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Plant Cell. 1999 Jul;11(7):1277-92.

Elevated glutathione biosynthetic capacity in the chloroplasts of transgenic tobacco plants paradoxically causes increased oxidative stress

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John Innes Centre, Norwich Research Park, Colney, Norwich NR4 7UH, United Kingdom.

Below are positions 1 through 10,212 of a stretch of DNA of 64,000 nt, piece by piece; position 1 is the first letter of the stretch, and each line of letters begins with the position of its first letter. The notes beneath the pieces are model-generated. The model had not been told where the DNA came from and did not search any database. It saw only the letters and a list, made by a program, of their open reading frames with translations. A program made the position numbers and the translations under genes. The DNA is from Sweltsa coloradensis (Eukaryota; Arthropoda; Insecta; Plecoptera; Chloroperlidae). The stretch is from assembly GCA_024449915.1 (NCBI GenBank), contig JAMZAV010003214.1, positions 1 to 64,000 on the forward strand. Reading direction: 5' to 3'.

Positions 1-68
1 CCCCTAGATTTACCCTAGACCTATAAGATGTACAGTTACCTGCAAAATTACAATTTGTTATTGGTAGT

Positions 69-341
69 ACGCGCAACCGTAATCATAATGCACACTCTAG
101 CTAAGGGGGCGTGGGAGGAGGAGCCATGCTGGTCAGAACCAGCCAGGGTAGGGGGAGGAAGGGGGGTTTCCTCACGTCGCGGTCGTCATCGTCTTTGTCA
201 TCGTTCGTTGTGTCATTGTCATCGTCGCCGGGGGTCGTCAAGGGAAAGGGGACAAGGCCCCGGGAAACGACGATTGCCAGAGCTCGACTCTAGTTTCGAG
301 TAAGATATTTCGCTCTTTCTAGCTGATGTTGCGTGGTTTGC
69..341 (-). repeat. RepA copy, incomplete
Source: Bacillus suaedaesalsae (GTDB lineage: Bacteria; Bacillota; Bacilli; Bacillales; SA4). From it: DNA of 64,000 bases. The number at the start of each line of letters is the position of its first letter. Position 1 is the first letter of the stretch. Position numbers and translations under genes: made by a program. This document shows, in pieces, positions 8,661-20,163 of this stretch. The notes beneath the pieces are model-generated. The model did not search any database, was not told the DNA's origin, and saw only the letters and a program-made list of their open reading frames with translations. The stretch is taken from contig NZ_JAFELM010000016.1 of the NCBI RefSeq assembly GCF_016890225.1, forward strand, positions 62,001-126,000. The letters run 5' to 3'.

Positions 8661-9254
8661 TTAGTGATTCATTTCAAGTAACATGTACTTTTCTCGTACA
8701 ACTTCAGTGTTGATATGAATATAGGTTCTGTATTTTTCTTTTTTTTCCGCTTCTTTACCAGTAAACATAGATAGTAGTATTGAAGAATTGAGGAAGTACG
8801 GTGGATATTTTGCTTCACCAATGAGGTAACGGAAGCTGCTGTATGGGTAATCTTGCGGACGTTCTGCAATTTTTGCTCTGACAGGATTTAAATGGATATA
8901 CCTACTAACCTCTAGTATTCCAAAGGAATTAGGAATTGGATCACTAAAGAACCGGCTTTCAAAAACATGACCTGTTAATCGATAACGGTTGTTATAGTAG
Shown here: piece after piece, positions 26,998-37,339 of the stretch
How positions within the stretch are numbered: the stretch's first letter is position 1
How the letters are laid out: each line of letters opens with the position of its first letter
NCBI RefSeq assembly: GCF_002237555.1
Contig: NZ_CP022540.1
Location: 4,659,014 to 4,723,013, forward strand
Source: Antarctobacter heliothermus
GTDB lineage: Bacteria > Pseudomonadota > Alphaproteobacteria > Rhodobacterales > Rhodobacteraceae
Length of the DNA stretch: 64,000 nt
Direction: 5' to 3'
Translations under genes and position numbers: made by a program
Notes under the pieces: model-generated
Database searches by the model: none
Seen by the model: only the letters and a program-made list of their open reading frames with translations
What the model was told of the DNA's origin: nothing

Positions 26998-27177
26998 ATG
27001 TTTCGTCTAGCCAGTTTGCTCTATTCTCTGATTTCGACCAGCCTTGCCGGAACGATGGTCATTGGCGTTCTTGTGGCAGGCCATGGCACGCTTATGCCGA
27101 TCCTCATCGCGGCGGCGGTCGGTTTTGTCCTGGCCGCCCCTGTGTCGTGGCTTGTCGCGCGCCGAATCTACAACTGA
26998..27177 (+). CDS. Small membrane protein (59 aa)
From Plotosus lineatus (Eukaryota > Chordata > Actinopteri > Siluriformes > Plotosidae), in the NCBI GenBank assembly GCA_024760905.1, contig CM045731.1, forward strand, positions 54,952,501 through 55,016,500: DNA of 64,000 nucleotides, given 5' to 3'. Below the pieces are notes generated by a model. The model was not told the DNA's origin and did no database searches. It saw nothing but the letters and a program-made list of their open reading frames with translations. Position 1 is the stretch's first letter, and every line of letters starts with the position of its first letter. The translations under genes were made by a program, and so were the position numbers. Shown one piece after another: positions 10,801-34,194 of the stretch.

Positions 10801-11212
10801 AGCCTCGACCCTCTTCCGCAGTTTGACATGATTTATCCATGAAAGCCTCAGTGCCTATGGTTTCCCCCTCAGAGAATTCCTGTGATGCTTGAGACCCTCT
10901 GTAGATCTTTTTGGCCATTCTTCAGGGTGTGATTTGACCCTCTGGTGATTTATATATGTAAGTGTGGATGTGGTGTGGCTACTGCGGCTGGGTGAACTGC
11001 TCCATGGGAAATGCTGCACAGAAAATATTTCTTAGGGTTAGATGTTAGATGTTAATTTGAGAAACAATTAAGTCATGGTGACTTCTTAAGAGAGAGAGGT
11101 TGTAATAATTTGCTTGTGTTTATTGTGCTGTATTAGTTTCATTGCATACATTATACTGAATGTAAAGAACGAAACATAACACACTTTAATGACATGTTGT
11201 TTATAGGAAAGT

Glutathione (GSH), a major antioxidant in most aerobic organisms, is perceived to be particularly important in plant chloroplasts because it helps to protect the photosynthetic apparatus from oxidative damage. In transgenic tobacco plants overexpressing a chloroplast-targeted gamma-glutamylcysteine synthetase (gamma-ECS), foliar levels of GSH were raised threefold. Paradoxically, increased GSH biosynthetic capacity in the chloroplast resulted in greatly enhanced oxidative stress, which was manifested as light intensity-dependent chlorosis or necrosis. This phenotype was associated with foliar pools of both GSH and gamma-glutamylcysteine (the immediate precursor to GSH) being in a more oxidized state. Further manipulations of both the content and redox state of the foliar thiol pools were achieved using hybrid transgenic plants with enhanced glutathione synthetase or glutathione reductase activity in addition to elevated levels of gamma-ECS. Given the results of these experiments, we suggest that gamma-ECS-transformed plants suffered continuous oxidative damage caused by a failure of the redox-sensing process in the chloroplast.

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